Dec 11

PhD defense – Théophile Chaumont Frelet

Théophile Chaumont Frelet defended his PhD thesis entitled:

Finite element approximation of Helmholtz problems with application to seismic wave propagation

The main objective of this work is the design of an efficient numerical strategy to solve the Helmholtz equation in highly heterogeneous media. We propose a methodology based on coarse meshes and high order polynomials together with a special quadrature scheme to take into account fine scale heterogeneities. The idea behind this choice is that high order polynomials are known to be robust with respect to the pollution effect and therefore, efficient to solve wave problems in homogeneous media. In this work, we are able to extend so-called “asymptotic error-estimate” derived for problems homogeneous media to the case of heterogeneous media. These results are of particular interest because they show that high order polynomials bring more robustness with respect to the pollution effect even if the solution is not regular, because of the fine scale heterogeneities. We propose special quadrature schemes to take int account fine scale heterogeneities. These schemes can also be seen as an approximation of the medium parameters. If we denote by h the finite-element mesh step and by e the approximation level of the medium parameters, we are able to show a convergence theorem which is explicit in terms of h, e and f, where f is the frequency. The main theoretical results are further validated through numerical experiments. 2D and 3D geophysica benchmarks have been considered. First, these experiments confirm that high-order finite-elements are more efficient to approximate the solution if they are coupled with our multiscale strategy. This is in agreement with our results about the pollution effect. Furthermore, we have carried out benchmarks in terms of computational time and memory requirements for 3D problems. We conclude that our multiscale methodology is able to greatly reduce the computational burden compared to the standard finite-element method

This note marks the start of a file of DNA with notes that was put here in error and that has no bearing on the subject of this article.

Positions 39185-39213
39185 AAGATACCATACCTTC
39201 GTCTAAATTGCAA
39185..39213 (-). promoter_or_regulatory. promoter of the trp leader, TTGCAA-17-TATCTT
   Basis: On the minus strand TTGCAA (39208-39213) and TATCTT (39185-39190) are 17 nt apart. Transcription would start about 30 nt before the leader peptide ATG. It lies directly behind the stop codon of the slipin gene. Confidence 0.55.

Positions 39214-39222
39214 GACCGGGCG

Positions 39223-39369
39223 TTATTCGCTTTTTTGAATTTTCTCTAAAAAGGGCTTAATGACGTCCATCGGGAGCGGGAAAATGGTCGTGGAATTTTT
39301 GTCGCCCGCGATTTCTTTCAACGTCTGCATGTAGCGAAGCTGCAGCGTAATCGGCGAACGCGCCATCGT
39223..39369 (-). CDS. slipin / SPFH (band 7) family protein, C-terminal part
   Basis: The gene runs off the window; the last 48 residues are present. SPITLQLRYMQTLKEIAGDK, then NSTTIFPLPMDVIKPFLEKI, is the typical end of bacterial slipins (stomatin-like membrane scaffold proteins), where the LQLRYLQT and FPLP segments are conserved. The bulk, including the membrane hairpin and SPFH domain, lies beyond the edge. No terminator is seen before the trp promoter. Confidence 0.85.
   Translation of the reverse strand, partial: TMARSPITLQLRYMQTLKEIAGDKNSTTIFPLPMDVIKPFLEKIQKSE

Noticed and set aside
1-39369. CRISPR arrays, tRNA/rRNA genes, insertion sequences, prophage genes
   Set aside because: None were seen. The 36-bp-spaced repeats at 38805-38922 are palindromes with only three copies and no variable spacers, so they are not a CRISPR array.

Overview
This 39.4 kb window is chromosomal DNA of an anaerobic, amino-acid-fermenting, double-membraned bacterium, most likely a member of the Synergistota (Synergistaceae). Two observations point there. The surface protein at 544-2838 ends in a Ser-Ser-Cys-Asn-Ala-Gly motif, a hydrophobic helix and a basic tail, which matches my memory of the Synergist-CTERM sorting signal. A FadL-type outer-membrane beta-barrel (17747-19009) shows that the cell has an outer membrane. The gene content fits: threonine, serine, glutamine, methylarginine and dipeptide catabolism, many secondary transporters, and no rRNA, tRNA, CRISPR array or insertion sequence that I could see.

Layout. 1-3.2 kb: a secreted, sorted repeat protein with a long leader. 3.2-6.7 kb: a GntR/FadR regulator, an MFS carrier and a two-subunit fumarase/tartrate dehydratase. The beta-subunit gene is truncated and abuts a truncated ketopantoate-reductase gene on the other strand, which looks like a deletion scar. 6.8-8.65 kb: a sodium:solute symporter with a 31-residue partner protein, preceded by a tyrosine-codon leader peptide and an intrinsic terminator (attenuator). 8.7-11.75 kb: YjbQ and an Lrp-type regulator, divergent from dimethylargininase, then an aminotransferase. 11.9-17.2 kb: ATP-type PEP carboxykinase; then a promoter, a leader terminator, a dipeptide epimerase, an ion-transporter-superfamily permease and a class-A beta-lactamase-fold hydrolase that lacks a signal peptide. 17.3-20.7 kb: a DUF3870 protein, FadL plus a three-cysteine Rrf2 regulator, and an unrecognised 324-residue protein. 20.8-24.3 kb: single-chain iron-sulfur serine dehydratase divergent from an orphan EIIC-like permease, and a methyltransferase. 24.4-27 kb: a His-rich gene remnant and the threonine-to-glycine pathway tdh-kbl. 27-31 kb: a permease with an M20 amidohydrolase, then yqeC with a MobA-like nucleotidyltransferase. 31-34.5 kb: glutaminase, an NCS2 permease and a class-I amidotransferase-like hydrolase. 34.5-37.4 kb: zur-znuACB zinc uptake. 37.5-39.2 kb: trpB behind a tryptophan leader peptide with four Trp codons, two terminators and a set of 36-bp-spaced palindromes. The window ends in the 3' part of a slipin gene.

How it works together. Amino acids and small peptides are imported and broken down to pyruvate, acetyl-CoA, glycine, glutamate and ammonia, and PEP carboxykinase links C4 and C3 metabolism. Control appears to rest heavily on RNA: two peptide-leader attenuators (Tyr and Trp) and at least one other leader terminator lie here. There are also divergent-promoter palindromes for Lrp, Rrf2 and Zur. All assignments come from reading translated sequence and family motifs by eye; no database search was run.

Rouen, December 11, 2015

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